It was during the de-clutter of our old house that I came across a Fleur de lis and the light bulb went off.  French Onion Soup.  It had rosemary, thyme, garlic, onions, cheese and bread.  The bread would be the key as that waffle batter would be the interpretation of the bread in French Onion Soup, but from there it became a matter of making them with various taste tests.  Earlier this week it all came together and I was so excited that the first thing I put on the description on Instagram was:  I DID IT!

The flavors were perfect as every bite gave you something different. One bite would have a definite rosemary flavor while the other gave you garlic and onion.  It went on this way for the entire dinner and after each bite I fist-pumped like Tiger Woods that I actually turned soup into a waffle.  Of course my brain would take off and now I am on a quest to make a 4 course meal all in waffle form, but that is for another day. Today I present you the French Onion Soup Waffle:

Published in Breakfast Recipes

Vegan buffalo wings were one of the first things I needed to figure out how to make when I decided to go plant-based.  For me the smell of the hot sauce accompanied by the creamy cooling effect of the bleu cheese dressing was going to be the one item I missed the most and so it was imperative that I be able to make vegan buffalo wings and make them fast.  The first time I made them I was in heaven.  They had the aroma and flavor but what surprised me the most of this vegan version was the texture.  I used tempeh along with the buffalo wing sauce I had learned to make years and years ago. Over time I have used tempeh in various versions but had completely forgotten about how much I loved vegan buffalo wings.  That was until I saw Sarah from Fresh Fit N Healthy posted a picture of her version to Instagram and that got me to the grocery store to pickup some tempeh and get prepared to make my version for lunch.

As I was getting ready to make the vegan buffalo wings I thought about the dipping sauce.  I am not eating cheese these days so how do I get to the bleu cheese dipping sauce?  I decide to use coconut yogurt and add a little bit of ranch (not dressing but the dry ingredients) to it and see how that went.  As it turned out it was good in terms of cooling down the heat but it was not that tangy bleu cheese that accompanies chicken wings.  I need to work on that recipe a bit but I will get there. Here is the recipe for the Vegan Buffalo Wings: [recipe]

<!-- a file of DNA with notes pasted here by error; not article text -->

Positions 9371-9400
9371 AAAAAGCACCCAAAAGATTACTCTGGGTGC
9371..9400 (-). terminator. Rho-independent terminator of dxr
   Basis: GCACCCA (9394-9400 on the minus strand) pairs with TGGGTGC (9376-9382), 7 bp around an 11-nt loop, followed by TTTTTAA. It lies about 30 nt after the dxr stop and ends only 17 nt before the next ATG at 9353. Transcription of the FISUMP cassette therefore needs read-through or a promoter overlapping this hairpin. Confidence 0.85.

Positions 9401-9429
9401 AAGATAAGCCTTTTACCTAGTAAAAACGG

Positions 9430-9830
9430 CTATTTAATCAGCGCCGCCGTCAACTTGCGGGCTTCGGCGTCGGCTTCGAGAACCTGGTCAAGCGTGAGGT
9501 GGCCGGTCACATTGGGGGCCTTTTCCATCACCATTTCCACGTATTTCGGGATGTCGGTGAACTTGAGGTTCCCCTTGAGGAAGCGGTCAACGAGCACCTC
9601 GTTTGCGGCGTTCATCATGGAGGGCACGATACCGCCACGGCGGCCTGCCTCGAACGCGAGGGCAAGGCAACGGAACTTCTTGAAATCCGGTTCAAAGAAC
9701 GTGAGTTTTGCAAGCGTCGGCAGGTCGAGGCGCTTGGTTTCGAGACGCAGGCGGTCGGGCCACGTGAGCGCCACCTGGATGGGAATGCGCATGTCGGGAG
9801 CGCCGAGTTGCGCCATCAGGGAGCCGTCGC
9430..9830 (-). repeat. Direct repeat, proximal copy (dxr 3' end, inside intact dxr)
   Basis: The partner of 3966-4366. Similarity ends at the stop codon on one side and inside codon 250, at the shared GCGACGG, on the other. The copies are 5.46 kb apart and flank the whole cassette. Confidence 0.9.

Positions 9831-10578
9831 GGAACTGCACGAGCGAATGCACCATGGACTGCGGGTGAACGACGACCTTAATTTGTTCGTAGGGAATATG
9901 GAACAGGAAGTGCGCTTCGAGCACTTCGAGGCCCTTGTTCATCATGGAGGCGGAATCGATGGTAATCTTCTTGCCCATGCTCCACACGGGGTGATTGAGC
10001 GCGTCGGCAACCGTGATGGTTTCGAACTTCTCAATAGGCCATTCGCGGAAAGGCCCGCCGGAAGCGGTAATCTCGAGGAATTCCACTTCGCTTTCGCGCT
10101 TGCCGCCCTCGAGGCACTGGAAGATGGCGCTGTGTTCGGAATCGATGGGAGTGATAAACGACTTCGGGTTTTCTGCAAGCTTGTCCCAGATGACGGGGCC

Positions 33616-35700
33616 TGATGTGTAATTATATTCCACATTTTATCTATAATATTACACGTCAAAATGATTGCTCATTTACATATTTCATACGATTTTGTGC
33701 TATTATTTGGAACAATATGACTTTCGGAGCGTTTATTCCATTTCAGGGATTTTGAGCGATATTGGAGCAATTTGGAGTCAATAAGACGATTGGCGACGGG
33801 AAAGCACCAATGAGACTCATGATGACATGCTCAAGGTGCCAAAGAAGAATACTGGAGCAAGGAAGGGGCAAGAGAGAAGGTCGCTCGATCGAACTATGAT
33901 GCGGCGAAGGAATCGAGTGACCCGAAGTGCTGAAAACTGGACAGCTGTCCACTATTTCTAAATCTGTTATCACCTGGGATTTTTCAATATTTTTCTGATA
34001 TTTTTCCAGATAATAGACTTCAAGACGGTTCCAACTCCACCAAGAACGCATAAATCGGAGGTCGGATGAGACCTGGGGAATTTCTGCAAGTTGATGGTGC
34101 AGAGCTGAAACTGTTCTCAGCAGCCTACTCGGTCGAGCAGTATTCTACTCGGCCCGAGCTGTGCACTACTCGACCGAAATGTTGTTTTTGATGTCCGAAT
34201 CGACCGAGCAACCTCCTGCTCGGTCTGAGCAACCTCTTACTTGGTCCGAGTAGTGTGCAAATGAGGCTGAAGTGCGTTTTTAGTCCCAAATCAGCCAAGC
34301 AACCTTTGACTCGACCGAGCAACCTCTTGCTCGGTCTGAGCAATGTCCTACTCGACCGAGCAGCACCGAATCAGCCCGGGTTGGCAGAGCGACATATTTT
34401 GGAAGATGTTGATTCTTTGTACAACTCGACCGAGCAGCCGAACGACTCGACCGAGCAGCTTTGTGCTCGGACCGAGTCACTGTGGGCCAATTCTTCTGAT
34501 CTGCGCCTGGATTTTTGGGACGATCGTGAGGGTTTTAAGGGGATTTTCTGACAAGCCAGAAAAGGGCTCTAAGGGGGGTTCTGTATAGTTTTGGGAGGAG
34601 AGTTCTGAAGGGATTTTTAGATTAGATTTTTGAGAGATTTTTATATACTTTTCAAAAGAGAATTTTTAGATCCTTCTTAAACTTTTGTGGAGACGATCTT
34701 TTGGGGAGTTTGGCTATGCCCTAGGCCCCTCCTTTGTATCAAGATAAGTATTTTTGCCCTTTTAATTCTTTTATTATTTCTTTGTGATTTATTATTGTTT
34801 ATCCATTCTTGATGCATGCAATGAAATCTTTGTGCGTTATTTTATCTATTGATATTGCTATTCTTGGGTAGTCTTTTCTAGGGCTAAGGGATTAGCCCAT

Do You Have A Favorite Vegan Buffalo Wings Recipe?

How About A Vegan Bleu Cheese Recipe?

Published in Lunch Recipes

Vegan risotto is not something you typically get excited about but while trolling through the multiple communities on Google Plus that I belong to I found a conversation regarding risotto and another regarding butternut squash.  I thought to myself that would be a great combination as the soft creamy texture of the butternut squash would go perfectly against the al dente texture of the risotto.  Along the way I saw crimini mushrooms in my refrigerator and the light bulb went off.  Why not add some crispy crimini mushrooms to add a third texture and flavor profile to this dish. As you may know risotto is typically made with chicken stock but seeing as I don't eat meat I chose to make a vegan risotto with just water.  Plain old water and nothing else.  I could have used vegetable stock but what I notice when I use stock is that the risotto turns a lighter shade of brown and I wanted the rice to stay as white as possible.  Of course when you add crimini mushrooms to your vegan risotto they have a tendency to lend some color to the rice but all in all you can see the mushrooms and the orange hue of the butternut squash.  One thing I know about food is that we eat with our eyes first and so making food more appealing via sight is just as important as making it taste great. With that idea in mind I am reaching out to you, the readers of my blog, for some help.  I am trying to get a cookbook published and one way to do that is to generate a lot of conversation via the social media platforms that I am involved in as well as on this blog.  One of the ideas I have been thinking about and working on is food photography.  If the food looks great in pictures then people will be more apt to +1, like, share and re-tweet them.  So, do any of you have any classes that you have taken that have helped you with food photography?  What kind of camera do you use?  I joined a group called Food Photography on G+ and am hoping to learn more about the art there.  I am also a big fan of Cait from Caits Plate as her pictures on Instagram and her blog are always top-notch.  Look at how simple this dish is and yet how great it looks in her picture: